M | I | C / A '09 Undergrad Thesis
Winner of the Stempel Thesis Prize Award: Annual scholarship awarded to one MICA senior who exhibits exemplary work on their senior thesis. Funded by MICA alumnus Mark Stemplel '90.
The problem: Our digital world is disconnected from a tangible human perspective
We are approaching the point where the physical and digital environment are coming closer together to create a uniquely hybrid experience. The amalgamation of the two would result in a more tangible digital experience extended throughout our spatial environment.
The digital atmosphere today is primarily one that is static and rigid. It is viewed, rather than experienced, through the 2D lens of Graphic User Interfaces.
Its limitation to these dimensions is what I believe to be the primary barrier that keeps the digital world at such a human disconnect. I question the possibilities for dramatically unique user to computer interfaces that would blend more seamlessly with our everyday life.
The space in which we live is dynamic. Our actions and intentions are contextual. As humans we are naturally prone to be on the go and interacting with the world around us. Conversely, the current state of technology (generally) has us pinned within the static human-computer dialogue of user to screen.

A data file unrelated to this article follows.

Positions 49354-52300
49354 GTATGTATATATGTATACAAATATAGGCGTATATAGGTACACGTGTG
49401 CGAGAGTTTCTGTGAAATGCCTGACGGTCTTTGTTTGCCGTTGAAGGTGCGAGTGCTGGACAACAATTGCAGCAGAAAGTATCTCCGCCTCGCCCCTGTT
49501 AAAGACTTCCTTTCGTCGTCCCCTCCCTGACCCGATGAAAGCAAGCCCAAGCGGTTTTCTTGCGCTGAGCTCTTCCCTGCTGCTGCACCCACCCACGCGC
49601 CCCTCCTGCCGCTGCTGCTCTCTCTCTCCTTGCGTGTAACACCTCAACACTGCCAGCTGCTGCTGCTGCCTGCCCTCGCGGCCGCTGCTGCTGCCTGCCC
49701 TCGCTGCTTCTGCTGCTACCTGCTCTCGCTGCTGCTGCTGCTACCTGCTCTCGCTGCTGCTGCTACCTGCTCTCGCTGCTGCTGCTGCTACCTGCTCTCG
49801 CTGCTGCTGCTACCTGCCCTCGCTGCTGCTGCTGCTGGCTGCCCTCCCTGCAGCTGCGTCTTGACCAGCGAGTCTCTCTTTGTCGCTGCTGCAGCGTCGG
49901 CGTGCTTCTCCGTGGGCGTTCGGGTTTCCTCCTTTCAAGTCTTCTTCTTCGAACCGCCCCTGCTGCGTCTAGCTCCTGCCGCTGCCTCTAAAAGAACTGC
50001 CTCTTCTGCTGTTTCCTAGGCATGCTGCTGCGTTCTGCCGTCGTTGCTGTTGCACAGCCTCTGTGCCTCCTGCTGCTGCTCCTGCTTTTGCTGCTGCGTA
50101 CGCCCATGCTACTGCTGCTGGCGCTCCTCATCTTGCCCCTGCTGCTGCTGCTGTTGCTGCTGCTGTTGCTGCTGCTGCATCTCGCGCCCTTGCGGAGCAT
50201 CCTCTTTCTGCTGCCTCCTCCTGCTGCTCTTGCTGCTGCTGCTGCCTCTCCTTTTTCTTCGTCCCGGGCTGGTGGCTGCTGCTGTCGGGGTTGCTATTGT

The alternative to the Graphic User Interface is a Tangible User Interface. As ‘smart’ objects such as mobile phones become more ubiquitous, and their capabilities expanded, their roles as our extensions into the digital landscape become more apparent. With this in mind, the goal now is to design a system in which our mobile phones would become wireless facilitators for more physical tools, rather than just a window into our digital world.
Solution: Re-innovation of the digital pen as a ubiquitous tangible input device
Imagine writing, or even just gesturing "email: don xavier - hey how’s your thesis going?" and having that message sent instantly. I imagine this pen as an accessory to our mobile phones, synced wirelessly with access to information such as our address book, to-dos, etc.
In the days where technology seems like pure magic, the pen then becomes a wand..
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